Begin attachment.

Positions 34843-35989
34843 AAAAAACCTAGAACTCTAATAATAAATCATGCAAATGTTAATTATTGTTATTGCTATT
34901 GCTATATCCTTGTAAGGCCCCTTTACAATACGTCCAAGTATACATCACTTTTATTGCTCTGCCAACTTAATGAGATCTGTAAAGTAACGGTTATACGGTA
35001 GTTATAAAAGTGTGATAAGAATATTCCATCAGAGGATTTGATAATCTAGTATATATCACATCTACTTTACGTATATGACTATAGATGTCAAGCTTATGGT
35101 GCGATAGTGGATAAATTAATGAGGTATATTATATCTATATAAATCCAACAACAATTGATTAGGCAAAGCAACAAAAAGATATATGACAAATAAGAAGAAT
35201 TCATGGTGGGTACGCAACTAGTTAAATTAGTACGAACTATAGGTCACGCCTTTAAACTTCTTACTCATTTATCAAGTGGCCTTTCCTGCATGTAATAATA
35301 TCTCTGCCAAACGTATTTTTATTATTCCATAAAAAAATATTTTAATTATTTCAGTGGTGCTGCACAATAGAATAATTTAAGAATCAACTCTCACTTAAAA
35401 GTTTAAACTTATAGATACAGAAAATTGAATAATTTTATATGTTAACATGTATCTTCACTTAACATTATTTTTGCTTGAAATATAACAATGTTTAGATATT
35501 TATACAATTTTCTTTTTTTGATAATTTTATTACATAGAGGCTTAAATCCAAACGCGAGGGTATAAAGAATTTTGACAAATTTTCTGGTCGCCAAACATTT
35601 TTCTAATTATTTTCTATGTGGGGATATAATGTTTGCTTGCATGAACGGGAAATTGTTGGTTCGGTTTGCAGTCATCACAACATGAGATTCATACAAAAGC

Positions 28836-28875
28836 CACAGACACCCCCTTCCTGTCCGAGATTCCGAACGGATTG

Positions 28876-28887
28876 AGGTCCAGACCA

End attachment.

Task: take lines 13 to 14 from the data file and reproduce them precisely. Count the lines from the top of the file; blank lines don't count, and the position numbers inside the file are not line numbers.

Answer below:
Positions 28876-28887
28876 AGGTCCAGACCA